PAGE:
Purpose > Goal
Here are more examples to bring the benefit of being purpose-oriented to life.
Learning — No one can claim to know everything and say they’re finished learning. You can’t read one book or one thousand and declare to know everything. Learning is a beautiful, beneficial, lifelong endeavor. You’re never “finished” with learning. You can always dig deeper or move on to a different subject.
Growing — I’m much smarter at 30 than I was at 20, and hot damn I intend to be more knowledgeable at 40 than I am at 30. Not just more intelligent, but I want to be the best version of myself, in any and every way possible. Growing as a human should never have a finish line. It means taking risks, learning from our mistakes, and using those experiences to become wiser. (It should also include a healthy dose of not caring what other people think and doing the things you want to do.)
Work — The power of being purpose-oriented has been shown to be effective with your work life. Research indicates that chasing a bigger “why” instead of money can lead to greater success, as discussed in this article. Instead of simply chasing a paycheck, have a greater reason to show up to work each week. Those who do reap the rewards.
Health and fitness — Many adopt healthy lifestyle habits for the sole purpose of losing fat and looking better. I couldn’t care less why you first start working out or eating better, but in my experience those who have long lasting success focus on other factors beyond physical appearance, as mentioned above.
Look beyond the upcoming swimsuit season or special event. Find a reason to eat well and move often that is more purpose-oriented. Something that you can never check off as complete to keep you going. (Refer to 5 Health and Fitness Principles for Those Who are Tired of the Nonsense to get you going.)
And let’s not forget: doing things over and over again create habits, and habits are what we can rely on when motivation is absent.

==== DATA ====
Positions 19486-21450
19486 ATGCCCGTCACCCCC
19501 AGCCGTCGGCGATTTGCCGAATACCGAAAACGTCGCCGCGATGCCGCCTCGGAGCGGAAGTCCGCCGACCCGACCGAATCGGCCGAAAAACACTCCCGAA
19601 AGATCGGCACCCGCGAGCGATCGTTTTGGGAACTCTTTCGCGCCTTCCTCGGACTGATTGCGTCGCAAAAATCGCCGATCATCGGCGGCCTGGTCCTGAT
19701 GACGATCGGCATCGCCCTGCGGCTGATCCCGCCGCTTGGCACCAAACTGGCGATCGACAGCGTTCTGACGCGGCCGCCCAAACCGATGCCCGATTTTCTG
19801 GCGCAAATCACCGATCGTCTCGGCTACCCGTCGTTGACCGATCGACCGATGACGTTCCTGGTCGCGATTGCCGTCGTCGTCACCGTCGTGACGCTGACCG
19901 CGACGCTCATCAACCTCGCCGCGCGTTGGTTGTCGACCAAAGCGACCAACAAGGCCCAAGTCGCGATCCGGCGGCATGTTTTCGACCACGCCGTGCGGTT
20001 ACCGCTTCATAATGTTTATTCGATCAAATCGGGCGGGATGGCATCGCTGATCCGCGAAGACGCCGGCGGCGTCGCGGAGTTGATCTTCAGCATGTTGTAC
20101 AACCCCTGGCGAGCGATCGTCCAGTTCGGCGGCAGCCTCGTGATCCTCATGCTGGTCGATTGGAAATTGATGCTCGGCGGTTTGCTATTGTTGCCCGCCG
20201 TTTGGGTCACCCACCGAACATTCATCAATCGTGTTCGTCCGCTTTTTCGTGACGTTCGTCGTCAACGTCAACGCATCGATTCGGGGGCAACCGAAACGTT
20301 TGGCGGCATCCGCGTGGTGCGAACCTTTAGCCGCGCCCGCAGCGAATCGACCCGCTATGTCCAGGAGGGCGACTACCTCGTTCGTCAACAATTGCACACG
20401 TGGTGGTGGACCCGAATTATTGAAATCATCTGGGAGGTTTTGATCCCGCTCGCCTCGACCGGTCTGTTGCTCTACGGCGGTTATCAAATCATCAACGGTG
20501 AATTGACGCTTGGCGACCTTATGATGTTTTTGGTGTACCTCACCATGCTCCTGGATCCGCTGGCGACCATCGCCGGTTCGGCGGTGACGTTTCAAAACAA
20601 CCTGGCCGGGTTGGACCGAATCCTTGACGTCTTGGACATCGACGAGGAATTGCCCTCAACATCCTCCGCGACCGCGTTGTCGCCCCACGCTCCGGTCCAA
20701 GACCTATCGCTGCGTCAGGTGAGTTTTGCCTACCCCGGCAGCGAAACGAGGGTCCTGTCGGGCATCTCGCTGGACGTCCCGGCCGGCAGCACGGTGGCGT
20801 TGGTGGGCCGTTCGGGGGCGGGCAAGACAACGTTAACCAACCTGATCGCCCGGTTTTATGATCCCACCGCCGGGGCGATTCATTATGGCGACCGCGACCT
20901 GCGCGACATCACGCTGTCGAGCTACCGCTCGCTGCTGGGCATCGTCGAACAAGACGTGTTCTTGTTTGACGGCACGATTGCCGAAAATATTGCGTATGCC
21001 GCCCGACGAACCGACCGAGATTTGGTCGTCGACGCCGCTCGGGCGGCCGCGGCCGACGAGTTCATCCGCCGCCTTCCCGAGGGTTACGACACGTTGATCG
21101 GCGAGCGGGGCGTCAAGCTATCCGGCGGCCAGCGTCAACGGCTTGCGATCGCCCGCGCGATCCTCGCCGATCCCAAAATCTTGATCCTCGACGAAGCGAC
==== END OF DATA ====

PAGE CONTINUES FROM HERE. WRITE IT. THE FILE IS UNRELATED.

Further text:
Goals Aren’t All Bad
This isn’t to say you can’t have goals along the way. For example, perhaps you want to save up to buy a house in cash. That’s a terrific goal! But you’d continue to be responsible with your money after you achieve it. Maybe you want to read two books this month. That’s a great goal, but don’t stop after a month or two; commit to being a lifelong learner. Maybe you want to perform your first unassisted pull-up. That’s awesome! But discover what else you can do once you reach that goal.
Goals can be useful mile markers on this lifelong road trip. They let you know where you are, how far you’ve come, and where you’re going, but they’re not the final destination.
Use Motivation to Your Advantage
If you’re suddenly bitten by the motivation, nothing-is-going-to-stop-me bug, put it to use right away. Don’t let that motivation go to waste. Use it by taking action, over and over again. And hopefully when motivation takes a nosedive, you can rely on the new habits you’ve developed to keep you going.
Motivation can help you jump-start your journey, and it builds momentum to keep you charging forward.
Decide on a purpose-oriented focus to keep you going for the long haul. Take action today and don’t stop. Inspire and motivate yourself through your actions and achievements. Never be finished.
Previous article … Screw Perfection.